Planned Parenthood’s super PAC this week announced it was launching a $45 million campaign in 2020 battleground states that will direct several million dollars to Arizona with the goal of defeating Republican U.S. Sen. Martha McSally.
The primary goal of the campaign from Planned Parenthood Votes is to flip control of the U.S. Senate from Republican control, and Planned Parenthood Arizona spokeswoman Tayler Tucker said defeating McSally is a critical part of doing so.
“Flipping the Senate is so key for our particular fight right now,” she said.
Tucker said Planned Parenthood Votes directed about $2 million to Arizona for the 2018 elections, almost all of which was spent to help Democratic Senate nominee Kyrsten Sinema defeat McSally. She said more than that will be spent against McSally in 2020, but it wasn’t yet clear how much more.
Tucker said McSally, who was appointed to the Senate to fill the seat once held by the late John McCain, has voted against women’s health care by voting to repeal the Affordable Care Act. McSally also has been silent on the Trump administration’s “gag rule” regarding abortion referrals for recipients of federal funding, Tucker said.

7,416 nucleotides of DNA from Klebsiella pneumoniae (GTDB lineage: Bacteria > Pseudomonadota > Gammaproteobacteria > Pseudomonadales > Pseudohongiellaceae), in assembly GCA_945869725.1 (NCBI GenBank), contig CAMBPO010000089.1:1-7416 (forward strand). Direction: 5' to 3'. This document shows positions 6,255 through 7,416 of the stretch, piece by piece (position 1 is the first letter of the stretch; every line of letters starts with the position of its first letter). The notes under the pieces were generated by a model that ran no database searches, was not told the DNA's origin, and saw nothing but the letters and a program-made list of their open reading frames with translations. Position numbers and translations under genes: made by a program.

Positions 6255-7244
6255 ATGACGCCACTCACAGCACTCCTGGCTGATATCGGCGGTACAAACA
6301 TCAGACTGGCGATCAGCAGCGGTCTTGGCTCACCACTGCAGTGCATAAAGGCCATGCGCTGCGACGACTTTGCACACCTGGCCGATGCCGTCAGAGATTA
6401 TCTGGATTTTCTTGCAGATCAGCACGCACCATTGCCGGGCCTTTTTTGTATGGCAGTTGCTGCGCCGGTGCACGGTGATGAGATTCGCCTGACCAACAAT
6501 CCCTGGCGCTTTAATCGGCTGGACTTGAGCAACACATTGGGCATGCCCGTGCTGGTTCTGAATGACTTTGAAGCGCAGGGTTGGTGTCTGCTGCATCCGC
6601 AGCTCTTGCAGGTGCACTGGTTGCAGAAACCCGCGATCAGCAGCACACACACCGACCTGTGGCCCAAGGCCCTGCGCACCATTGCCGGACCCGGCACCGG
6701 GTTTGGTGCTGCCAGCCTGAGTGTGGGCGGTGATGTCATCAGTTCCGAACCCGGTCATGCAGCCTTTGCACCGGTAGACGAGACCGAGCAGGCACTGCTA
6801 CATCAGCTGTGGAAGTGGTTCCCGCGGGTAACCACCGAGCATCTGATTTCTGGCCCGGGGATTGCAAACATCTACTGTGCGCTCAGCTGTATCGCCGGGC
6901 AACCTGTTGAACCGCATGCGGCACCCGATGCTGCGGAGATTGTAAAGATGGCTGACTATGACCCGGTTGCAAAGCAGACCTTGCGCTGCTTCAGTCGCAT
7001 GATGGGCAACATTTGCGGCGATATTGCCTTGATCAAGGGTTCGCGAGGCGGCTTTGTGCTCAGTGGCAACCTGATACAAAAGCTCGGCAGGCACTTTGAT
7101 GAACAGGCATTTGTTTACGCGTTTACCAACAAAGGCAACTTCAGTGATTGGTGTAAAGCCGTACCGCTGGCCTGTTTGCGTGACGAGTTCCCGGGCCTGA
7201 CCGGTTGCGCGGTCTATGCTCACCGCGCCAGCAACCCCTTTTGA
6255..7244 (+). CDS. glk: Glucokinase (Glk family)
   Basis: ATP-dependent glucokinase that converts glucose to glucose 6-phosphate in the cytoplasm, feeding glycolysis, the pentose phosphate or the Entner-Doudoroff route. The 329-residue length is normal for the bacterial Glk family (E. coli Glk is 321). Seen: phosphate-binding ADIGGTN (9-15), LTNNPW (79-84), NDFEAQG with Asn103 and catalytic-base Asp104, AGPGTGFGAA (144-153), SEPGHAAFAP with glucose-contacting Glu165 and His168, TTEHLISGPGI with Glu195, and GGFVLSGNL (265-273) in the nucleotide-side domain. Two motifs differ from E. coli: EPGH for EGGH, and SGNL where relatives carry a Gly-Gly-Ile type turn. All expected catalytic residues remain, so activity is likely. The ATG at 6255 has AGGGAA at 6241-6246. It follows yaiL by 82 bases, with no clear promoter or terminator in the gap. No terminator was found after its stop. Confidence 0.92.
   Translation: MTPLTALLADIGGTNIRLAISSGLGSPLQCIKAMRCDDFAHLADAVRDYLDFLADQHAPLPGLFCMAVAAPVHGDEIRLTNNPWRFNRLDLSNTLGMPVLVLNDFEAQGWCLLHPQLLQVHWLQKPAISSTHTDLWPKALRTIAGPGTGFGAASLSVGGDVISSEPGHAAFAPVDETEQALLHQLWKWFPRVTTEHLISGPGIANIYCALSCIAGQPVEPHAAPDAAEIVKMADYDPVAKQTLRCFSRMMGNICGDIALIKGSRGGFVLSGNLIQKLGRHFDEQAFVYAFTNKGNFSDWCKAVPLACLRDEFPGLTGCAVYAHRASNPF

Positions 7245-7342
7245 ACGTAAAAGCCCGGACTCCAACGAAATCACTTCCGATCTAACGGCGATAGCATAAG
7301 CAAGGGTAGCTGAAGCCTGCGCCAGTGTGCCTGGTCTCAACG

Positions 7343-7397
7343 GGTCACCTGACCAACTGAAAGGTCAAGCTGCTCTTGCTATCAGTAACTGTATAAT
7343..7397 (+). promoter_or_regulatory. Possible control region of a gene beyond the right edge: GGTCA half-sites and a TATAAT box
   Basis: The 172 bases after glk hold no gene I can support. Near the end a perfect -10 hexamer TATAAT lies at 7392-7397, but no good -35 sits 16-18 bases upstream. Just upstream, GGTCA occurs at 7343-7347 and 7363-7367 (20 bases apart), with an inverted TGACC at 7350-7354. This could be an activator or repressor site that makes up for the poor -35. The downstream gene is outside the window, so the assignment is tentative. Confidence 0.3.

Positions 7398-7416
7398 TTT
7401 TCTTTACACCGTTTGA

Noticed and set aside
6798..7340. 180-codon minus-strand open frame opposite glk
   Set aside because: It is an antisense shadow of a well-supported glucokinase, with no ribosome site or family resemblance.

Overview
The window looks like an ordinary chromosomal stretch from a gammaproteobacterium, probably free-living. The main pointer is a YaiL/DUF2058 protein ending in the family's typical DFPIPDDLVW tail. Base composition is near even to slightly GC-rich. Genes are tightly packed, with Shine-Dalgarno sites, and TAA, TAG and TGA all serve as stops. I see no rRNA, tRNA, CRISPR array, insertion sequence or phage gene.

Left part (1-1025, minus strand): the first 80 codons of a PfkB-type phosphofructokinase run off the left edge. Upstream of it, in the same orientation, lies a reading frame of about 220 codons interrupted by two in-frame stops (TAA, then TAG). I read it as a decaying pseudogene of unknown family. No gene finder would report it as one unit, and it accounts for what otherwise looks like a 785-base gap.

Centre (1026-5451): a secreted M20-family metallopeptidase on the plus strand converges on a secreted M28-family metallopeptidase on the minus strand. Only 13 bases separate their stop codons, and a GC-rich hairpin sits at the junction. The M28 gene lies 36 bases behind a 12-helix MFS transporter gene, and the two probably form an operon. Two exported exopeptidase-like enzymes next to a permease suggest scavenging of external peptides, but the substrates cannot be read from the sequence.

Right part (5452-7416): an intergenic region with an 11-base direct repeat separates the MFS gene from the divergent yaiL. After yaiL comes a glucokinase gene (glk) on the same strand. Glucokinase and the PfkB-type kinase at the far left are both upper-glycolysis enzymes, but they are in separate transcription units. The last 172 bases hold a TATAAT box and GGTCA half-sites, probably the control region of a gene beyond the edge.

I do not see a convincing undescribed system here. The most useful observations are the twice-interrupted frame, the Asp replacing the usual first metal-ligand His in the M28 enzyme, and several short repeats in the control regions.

“All of the polling is showing that more and more Arizonans don’t want to support candidates who aren’t for health care access,” Tucker said.
McSally is facing two Republican primary challengers, though neither appears to pose a serious threat to her candidacy. She is expected to face Democrat Mark Kelly, the husband of former Arizona Congresswoman Gabrielle Giffords.
Planned Parenthood’s advocacy and political organization is aimed at funding large-scale grassroots organizing programs and targeted canvass, digital, television, radio and mail programs and is expected to reach at least 5 million voters nationwide. Other states included in the $45 million campaign are: Colorado, Florida, Michigan, Minnesota, New Hampshire, North Carolina, Pennsylvania and Wisconsin.
Organizers will work to mobilize communities they say have been disproportionately targeted by the Trump administration’s policies, including black, Latino, LGBTQ, youth and low wage-earning voters.